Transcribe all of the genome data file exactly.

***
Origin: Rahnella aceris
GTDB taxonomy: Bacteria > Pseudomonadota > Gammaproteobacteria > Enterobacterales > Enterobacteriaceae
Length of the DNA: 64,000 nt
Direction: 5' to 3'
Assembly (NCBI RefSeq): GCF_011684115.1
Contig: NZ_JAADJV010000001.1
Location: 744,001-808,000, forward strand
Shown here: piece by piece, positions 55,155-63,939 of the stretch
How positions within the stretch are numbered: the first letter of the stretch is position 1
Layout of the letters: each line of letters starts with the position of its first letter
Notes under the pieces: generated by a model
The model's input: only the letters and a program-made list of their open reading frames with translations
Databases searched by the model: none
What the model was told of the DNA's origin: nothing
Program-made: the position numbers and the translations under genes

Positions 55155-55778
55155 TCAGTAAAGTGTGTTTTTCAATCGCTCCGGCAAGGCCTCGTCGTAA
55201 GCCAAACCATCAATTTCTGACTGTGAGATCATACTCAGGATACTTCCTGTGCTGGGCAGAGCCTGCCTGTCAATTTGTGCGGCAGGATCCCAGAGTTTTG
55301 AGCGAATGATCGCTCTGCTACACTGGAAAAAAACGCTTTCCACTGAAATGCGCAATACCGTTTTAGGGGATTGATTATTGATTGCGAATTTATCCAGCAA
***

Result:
Origin: Rahnella aceris
GTDB taxonomy: Bacteria > Pseudomonadota > Gammaproteobacteria > Enterobacterales > Enterobacteriaceae
Length of the DNA: 64,000 nt
Direction: 5' to 3'
Assembly (NCBI RefSeq): GCF_011684115.1
Contig: NZ_JAADJV010000001.1
Location: 744,001-808,000, forward strand
Shown here: piece by piece, positions 55,155-63,939 of the stretch
How positions within the stretch are numbered: the first letter of the stretch is position 1
Layout of the letters: each line of letters starts with the position of its first letter
Notes under the pieces: generated by a model
The model's input: only the letters and a program-made list of their open reading frames with translations
Databases searched by the model: none
What the model was told of the DNA's origin: nothing
Program-made: the position numbers and the translations under genes

Positions 55155-55778
55155 TCAGTAAAGTGTGTTTTTCAATCGCTCCGGCAAGGCCTCGTCGTAA
55201 GCCAAACCATCAATTTCTGACTGTGAGATCATACTCAGGATACTTCCTGTGCTGGGCAGAGCCTGCCTGTCAATTTGTGCGGCAGGATCCCAGAGTTTTG
55301 AGCGAATGATCGCTCTGCTACACTGGAAAAAAACGCTTTCCACTGAAATGCGCAATACCGTTTTAGGGGATTGATTATTGATTGCGAATTTATCCAGCAA